3. I have been dealing with tender hands and swollen knuckles every day, despite being on medication; it’s always worse in the morning, getting better as the day goes on. I think I have adapted to it as my new normal, and perhaps, I shouldn’t. Maybe it’s time for a chat with my Rheumy. I am sorry you are having the same difficulty. I hope the tenderness subsides soon and you will feel better in days to come.


    • Thanks, JG. I’m sorry to hear that you’re also having to cope with sore, aggravating hands. Here’s hoping that they feel better soon, that your meds will work better than they are at present, and that your doc has so good ideas up his sleeve when you see him next. 🙂


  4. Yes, the healing arts. I, too, need to remind myself that it’s trial and error. Something that works today may not work tomorrow. I hope you find relief soon! Sending you good thoughts.


    • Thank your for the good thoughts, Irma. This “trial and error” thing sometimes seems like just a trial, doesn’t it? I hope this finds you feeling well, m’dear. 🙂


  5. I know what you mean. This time of year is the worst! It’s been as low as -20 F, and my joints are revolting! “Tender” is such an excellent word to describe the pain. (((pain free hugs)))


    • OMG, April! -20F!?! That’s incredible. I’ve been watching the news on TV about the extreme cold this last week or so and wondering how folks with RA were getting along. I understand, though, that this weekend is bringing warmer weather.

      I wish I could send a lot of this freakishly warm California weather out your way! We’re facing a serious draught here. And honestly, I’m pretty bored with days that look the same, day in and day out.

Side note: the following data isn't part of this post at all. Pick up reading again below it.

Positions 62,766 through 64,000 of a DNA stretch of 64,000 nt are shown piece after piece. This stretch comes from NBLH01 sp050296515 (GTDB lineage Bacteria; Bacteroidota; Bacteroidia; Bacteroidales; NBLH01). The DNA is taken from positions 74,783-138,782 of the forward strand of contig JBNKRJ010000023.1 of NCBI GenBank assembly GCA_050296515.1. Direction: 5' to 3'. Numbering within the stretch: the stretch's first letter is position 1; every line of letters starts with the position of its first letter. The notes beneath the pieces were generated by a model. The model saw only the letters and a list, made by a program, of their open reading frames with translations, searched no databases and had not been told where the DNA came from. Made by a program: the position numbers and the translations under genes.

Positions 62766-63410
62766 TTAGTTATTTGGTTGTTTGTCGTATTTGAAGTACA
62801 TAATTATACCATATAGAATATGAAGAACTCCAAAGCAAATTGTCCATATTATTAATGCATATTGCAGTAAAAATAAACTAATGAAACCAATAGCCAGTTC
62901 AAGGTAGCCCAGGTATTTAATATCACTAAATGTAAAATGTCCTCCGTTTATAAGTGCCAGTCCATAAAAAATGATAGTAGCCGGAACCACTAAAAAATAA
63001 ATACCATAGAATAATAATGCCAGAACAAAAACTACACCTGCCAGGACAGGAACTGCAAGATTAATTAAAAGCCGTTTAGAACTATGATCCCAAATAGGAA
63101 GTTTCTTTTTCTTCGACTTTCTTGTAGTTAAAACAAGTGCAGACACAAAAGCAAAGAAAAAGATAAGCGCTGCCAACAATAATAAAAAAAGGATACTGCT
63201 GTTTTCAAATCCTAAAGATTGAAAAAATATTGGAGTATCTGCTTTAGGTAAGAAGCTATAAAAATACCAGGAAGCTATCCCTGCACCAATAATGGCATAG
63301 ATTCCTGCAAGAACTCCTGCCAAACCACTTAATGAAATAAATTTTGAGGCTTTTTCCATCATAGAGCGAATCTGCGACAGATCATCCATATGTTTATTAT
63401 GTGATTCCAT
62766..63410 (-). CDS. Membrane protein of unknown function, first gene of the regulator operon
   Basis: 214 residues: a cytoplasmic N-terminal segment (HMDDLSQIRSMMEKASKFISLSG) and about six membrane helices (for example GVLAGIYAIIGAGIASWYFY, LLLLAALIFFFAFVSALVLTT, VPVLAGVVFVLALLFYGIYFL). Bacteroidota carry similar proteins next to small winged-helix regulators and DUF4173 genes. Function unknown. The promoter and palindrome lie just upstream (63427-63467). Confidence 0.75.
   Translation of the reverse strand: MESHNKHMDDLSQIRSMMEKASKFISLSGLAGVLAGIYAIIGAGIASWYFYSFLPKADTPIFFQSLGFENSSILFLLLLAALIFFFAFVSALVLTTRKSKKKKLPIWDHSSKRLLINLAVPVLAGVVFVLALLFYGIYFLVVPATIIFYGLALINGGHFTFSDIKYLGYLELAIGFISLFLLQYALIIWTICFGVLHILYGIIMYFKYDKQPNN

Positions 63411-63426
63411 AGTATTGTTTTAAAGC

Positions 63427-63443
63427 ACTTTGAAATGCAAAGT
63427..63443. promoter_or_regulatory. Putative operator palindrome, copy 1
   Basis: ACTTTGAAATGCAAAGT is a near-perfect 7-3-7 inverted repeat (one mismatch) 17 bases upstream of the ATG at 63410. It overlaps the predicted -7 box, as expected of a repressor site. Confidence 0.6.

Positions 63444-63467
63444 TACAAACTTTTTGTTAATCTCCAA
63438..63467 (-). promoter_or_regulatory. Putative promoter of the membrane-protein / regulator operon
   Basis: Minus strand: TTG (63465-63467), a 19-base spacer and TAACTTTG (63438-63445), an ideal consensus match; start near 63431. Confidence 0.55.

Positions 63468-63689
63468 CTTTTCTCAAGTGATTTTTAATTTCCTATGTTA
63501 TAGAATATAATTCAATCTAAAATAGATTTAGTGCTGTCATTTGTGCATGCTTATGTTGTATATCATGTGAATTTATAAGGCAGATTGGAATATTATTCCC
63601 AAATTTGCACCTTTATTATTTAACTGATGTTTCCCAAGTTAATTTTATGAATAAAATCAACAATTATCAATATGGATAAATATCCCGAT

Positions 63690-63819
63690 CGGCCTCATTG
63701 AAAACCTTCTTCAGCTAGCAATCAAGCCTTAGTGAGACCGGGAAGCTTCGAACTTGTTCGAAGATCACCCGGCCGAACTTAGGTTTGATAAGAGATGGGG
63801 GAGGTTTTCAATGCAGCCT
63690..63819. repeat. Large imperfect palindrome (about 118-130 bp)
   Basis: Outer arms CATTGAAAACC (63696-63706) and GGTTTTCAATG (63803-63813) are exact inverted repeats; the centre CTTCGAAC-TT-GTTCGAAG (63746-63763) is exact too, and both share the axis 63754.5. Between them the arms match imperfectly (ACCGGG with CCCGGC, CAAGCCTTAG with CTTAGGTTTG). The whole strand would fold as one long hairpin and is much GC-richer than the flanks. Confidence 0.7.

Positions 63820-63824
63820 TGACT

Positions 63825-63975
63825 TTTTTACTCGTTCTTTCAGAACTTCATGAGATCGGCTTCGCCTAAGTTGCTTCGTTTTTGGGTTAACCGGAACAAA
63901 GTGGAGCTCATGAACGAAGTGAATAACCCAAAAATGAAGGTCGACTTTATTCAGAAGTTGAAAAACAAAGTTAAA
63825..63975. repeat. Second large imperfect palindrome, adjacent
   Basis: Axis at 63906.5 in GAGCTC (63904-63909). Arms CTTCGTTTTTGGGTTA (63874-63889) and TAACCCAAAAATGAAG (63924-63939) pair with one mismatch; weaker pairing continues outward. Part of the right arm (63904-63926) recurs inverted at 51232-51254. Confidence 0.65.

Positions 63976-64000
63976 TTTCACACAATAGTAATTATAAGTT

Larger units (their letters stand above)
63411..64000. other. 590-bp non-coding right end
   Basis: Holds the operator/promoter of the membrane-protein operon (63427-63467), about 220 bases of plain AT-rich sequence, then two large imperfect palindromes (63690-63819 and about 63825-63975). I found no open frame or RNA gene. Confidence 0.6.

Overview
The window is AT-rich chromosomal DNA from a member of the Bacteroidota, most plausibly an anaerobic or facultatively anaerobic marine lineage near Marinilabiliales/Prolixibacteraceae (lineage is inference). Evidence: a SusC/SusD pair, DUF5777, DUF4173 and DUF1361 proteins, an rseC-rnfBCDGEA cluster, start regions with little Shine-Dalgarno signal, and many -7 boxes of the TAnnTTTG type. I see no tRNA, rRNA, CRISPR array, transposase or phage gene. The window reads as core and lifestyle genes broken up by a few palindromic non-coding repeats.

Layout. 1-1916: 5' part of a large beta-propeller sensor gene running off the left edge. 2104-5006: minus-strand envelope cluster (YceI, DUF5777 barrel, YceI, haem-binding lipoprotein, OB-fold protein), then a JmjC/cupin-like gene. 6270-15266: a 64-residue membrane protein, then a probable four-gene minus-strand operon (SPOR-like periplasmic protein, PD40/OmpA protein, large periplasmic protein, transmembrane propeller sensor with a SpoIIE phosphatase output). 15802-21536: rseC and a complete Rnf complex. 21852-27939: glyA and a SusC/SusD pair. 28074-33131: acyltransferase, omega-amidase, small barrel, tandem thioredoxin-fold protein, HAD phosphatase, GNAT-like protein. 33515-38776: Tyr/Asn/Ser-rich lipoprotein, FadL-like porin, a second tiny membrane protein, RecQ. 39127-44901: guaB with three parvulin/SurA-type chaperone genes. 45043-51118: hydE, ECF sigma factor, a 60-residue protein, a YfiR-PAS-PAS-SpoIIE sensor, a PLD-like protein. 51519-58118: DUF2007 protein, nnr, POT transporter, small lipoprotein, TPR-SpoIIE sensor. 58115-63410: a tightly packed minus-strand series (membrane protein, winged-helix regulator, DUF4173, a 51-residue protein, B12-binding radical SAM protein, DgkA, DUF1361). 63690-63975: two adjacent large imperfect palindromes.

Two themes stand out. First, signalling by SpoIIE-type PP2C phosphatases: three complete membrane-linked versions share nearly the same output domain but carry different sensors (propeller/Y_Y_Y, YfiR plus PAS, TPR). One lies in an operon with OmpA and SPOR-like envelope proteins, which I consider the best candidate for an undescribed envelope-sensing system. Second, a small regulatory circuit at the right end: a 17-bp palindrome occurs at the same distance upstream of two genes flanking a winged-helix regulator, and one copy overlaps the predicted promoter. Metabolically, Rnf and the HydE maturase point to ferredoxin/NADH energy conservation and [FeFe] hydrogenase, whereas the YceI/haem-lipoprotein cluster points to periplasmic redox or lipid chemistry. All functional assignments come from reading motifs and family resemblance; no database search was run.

Thanks for your kind words, April. I’m sending warm, gentle hugs your way. 🙂


  6. Hey Wren: You know sometimes there just aren’t the words to describe … I tend to agree with Mary. If you presented as a new patient with the problems/symptoms you’re displaying now (in spite of being on medication), they would be prescribing something for you. Biologics are scary, but I’ve been on them for more than five years now with generally good results and no noticeable side effects. As Mary pointed out, every day you suffer is a day you can’t get back and living every day on pain killers is not a good situation. Sending hugs.


    • Hi, Carla! Thanks for the hugs and the kind words. You’re so right about a change in meds. I’ll be seeing my doc in a few weeks; I do plan to bring it up with him.

      How are you doing, RA-wise and otherwise, with this wierd weather the whole country is facing? I hope you’re well. Sending warm thoughts and a “tender” hug your way. 😉